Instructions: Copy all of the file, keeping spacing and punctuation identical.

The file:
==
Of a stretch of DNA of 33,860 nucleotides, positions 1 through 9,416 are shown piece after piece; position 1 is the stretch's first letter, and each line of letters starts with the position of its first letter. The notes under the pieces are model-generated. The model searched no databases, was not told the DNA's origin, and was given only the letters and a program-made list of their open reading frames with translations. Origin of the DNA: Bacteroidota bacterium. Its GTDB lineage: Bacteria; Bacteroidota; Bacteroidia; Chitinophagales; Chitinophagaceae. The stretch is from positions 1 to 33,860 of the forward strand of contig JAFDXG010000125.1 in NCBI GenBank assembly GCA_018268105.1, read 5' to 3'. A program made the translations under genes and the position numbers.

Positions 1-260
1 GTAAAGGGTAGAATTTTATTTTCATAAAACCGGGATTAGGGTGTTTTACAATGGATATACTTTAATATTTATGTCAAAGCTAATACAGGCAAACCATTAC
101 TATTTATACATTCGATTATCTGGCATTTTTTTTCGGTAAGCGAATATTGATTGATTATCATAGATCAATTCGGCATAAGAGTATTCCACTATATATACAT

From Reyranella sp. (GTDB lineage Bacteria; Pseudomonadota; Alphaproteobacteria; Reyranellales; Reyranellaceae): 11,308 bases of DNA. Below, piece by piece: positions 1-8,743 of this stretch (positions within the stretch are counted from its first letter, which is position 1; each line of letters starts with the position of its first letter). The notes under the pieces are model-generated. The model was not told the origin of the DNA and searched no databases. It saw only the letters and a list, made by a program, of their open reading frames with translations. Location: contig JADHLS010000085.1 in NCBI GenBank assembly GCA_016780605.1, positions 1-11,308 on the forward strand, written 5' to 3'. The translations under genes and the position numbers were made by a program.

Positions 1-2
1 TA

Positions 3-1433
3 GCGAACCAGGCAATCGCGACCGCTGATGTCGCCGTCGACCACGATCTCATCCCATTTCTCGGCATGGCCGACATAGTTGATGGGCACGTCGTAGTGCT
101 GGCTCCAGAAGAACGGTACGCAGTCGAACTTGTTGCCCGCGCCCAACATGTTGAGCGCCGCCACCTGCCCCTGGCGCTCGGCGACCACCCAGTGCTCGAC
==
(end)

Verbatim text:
Of a stretch of DNA of 33,860 nucleotides, positions 1 through 9,416 are shown piece after piece; position 1 is the stretch's first letter, and each line of letters starts with the position of its first letter. The notes under the pieces are model-generated. The model searched no databases, was not told the DNA's origin, and was given only the letters and a program-made list of their open reading frames with translations. Origin of the DNA: Bacteroidota bacterium. Its GTDB lineage: Bacteria; Bacteroidota; Bacteroidia; Chitinophagales; Chitinophagaceae. The stretch is from positions 1 to 33,860 of the forward strand of contig JAFDXG010000125.1 in NCBI GenBank assembly GCA_018268105.1, read 5' to 3'. A program made the translations under genes and the position numbers.

Positions 1-260
1 GTAAAGGGTAGAATTTTATTTTCATAAAACCGGGATTAGGGTGTTTTACAATGGATATACTTTAATATTTATGTCAAAGCTAATACAGGCAAACCATTAC
101 TATTTATACATTCGATTATCTGGCATTTTTTTTCGGTAAGCGAATATTGATTGATTATCATAGATCAATTCGGCATAAGAGTATTCCACTATATATACAT

From Reyranella sp. (GTDB lineage Bacteria; Pseudomonadota; Alphaproteobacteria; Reyranellales; Reyranellaceae): 11,308 bases of DNA. Below, piece by piece: positions 1-8,743 of this stretch (positions within the stretch are counted from its first letter, which is position 1; each line of letters starts with the position of its first letter). The notes under the pieces are model-generated. The model was not told the origin of the DNA and searched no databases. It saw only the letters and a list, made by a program, of their open reading frames with translations. Location: contig JADHLS010000085.1 in NCBI GenBank assembly GCA_016780605.1, positions 1-11,308 on the forward strand, written 5' to 3'. The translations under genes and the position numbers were made by a program.

Positions 1-2
1 TA

Positions 3-1433
3 GCGAACCAGGCAATCGCGACCGCTGATGTCGCCGTCGACCACGATCTCATCCCATTTCTCGGCATGGCCGACATAGTTGATGGGCACGTCGTAGTGCT
101 GGCTCCAGAAGAACGGTACGCAGTCGAACTTGTTGCCCGCGCCCAACATGTTGAGCGCCGCCACCTGCCCCTGGCGCTCGGCGACCACCCAGTGCTCGAC